Ecocinema: Notes on Chapter 1

This week I asked you to read Ecocinema Theory and Practice, Chapter 1, “The ecocinema experience,” by Scott MacDonald. As usual I am responding to sections that most students were interested in or wanted explained, am working through the chapter chronologically, and putting names of students next to sections they asked about.

I ought to have said this sooner, but please have a copy of the text open as you read this page, so that you can see the context of the particular quotes. I also want people to keep in mind that these critical readings represent ways of thinking and philosophies rather than a set of truths – in Haraway’s words these are ideas to think with.

… we can certainly use cinema to honor those dimensions of what is disappearing that we would preserve if we could, and we can hope that by valuing and conserving what seems on the verge of utter demise we can hold onto some vestiges of it, and the continuities it represents, longer than may currently seem possible.” p 19 Spencer

  • This is part of a longer thought which starts with MacDonald talking about the loss of natural landscapes, the way they are preserved in park systems so that people can enjoy them, and the extent to which this consumption of beauty may in itself contribute to its destruction.
  • Here he moves to consider the question of preserving landscapes by filming them in a particular slow and immersive style.
  • The “we” referred to are the film-makers who embrace this style. MacDonald is speaking for them, this is not necessarily what he thinks but what the work of these “… moving-image artists seems to say...” p 19.

“As I see it, the fundamental job of an ecocinema is not to produce pro-environmental narratives shot in a conventional Hollywood manner (that is, in a manner that implicitly promotes consumption) or even in a conventional documentary manner (although, of course, documentaries can alert us to environmental issues). The job of an ecocinema is to provide new kinds of film experience that demonstrate an alternative to conventional media-spectatorship and help to nurture a more environmentally progressive mindset”. p20 Lingjia, Madison, Ethan, Zachary, Nazifa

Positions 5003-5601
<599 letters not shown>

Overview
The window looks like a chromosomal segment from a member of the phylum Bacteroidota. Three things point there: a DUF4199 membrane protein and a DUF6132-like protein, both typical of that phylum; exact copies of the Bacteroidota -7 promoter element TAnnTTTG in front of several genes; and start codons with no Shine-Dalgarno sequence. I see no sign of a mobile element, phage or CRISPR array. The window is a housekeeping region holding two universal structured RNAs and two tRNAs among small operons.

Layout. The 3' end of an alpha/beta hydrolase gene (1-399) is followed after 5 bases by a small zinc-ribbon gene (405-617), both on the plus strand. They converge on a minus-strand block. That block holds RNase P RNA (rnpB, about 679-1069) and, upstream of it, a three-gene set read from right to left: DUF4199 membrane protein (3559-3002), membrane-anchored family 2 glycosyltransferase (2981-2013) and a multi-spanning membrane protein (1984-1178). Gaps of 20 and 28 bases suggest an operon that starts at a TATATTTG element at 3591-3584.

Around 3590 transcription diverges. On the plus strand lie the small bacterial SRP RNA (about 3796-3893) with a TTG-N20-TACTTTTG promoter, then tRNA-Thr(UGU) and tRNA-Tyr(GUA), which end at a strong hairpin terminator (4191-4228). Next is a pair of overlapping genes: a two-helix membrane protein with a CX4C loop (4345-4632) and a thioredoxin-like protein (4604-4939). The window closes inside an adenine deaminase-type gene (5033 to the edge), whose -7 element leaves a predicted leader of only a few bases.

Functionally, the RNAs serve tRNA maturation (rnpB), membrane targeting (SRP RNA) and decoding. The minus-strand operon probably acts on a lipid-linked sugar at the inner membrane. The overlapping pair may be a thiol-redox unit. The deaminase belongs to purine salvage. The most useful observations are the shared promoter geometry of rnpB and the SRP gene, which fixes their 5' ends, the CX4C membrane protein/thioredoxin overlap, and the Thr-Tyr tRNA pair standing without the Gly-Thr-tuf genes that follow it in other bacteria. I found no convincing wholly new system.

• MacDonald is defining the job of ecocinema by saying first what it isn’t then what it is.
  • He says conventional Hollywood type films cannot do the job. An example from this course would be Mad Max:Fury Road Indeed several of you suggested that many people would not see the environmental message for the action-packed car chase.
  • He says a conventional documentary cannot do the job. Examples from this course would be Chasing Coral and Beautiful Minds: James Lovelock. Several of you pointed out problems and contradictions with these films.
  • The films, he thinks can do the job offer an alternative to media-spectatorship – i.e. to the way we watch films. They change the way we act.
  • This transformation in the way we relate to film might put us into a different mind-frame that is more environmentally conscious and activist.

For some years it has been a cliché in film studies that beautiful imagery is an easy way out for a filmmaker: anyone can aim a camera at something beautiful and expose a shot. One can only wonder why, if beauty is so easy, there’s not more of it.” p 20 Alex